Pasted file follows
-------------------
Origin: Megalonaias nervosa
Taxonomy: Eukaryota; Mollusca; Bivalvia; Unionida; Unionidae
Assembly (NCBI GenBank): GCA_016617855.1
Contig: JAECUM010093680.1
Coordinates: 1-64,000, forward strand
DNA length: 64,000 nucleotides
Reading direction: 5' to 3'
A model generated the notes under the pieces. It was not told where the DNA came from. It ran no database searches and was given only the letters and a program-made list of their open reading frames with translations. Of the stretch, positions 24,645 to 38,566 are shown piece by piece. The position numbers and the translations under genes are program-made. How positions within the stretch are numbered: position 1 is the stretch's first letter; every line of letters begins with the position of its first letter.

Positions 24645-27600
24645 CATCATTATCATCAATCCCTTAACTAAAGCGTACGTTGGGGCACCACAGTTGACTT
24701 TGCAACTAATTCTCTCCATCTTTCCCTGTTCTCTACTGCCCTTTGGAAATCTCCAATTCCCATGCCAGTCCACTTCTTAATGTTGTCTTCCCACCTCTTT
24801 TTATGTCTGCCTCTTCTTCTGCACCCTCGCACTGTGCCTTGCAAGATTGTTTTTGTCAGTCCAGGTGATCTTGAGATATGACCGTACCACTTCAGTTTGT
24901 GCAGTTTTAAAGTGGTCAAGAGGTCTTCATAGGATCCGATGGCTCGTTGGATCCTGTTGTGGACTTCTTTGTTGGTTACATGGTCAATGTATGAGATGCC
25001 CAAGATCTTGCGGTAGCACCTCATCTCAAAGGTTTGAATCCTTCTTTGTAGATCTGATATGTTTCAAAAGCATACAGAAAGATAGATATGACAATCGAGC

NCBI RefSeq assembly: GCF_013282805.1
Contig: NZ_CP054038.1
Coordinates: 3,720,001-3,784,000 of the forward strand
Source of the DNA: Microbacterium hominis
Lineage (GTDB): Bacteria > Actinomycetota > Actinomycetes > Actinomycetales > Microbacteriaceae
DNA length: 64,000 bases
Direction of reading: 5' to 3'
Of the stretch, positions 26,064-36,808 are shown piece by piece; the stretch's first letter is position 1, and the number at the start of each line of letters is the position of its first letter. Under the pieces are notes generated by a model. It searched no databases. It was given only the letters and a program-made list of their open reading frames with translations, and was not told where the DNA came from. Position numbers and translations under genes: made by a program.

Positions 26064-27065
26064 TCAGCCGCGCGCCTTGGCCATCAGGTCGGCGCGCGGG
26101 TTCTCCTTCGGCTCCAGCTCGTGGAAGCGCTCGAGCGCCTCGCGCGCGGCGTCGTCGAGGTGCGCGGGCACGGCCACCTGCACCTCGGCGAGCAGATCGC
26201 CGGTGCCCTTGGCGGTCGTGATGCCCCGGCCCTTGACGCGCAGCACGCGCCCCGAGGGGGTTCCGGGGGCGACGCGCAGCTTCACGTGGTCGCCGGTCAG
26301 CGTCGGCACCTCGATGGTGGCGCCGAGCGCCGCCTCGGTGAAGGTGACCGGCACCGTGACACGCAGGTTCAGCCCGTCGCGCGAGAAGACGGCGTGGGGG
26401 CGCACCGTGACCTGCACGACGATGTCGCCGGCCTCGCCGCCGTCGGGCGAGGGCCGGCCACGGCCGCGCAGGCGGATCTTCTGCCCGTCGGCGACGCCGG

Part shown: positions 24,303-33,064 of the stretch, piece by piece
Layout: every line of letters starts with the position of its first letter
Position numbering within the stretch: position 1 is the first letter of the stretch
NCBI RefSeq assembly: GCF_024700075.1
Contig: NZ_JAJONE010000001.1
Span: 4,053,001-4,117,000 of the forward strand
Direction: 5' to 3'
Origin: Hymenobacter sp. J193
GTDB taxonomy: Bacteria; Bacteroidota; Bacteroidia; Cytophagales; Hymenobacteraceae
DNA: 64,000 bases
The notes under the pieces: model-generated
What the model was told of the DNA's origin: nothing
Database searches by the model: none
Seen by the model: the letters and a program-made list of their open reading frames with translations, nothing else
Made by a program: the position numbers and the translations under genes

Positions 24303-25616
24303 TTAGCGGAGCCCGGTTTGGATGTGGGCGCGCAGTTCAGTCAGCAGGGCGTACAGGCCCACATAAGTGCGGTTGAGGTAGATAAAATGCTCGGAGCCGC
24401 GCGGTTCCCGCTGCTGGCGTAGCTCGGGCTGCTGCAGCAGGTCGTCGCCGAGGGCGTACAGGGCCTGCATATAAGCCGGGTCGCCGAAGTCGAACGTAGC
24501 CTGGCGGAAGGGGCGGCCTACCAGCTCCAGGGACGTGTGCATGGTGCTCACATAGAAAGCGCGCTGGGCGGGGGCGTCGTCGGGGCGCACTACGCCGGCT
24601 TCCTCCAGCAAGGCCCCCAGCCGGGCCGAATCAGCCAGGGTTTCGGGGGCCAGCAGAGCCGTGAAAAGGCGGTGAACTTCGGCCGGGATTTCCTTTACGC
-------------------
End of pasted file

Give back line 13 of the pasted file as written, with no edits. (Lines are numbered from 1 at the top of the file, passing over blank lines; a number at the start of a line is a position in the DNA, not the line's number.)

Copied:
24901 GCAGTTTTAAAGTGGTCAAGAGGTCTTCATAGGATCCGATGGCTCGTTGGATCCTGTTGTGGACTTCTTTGTTGGTTACATGGTCAATGTATGAGATGCC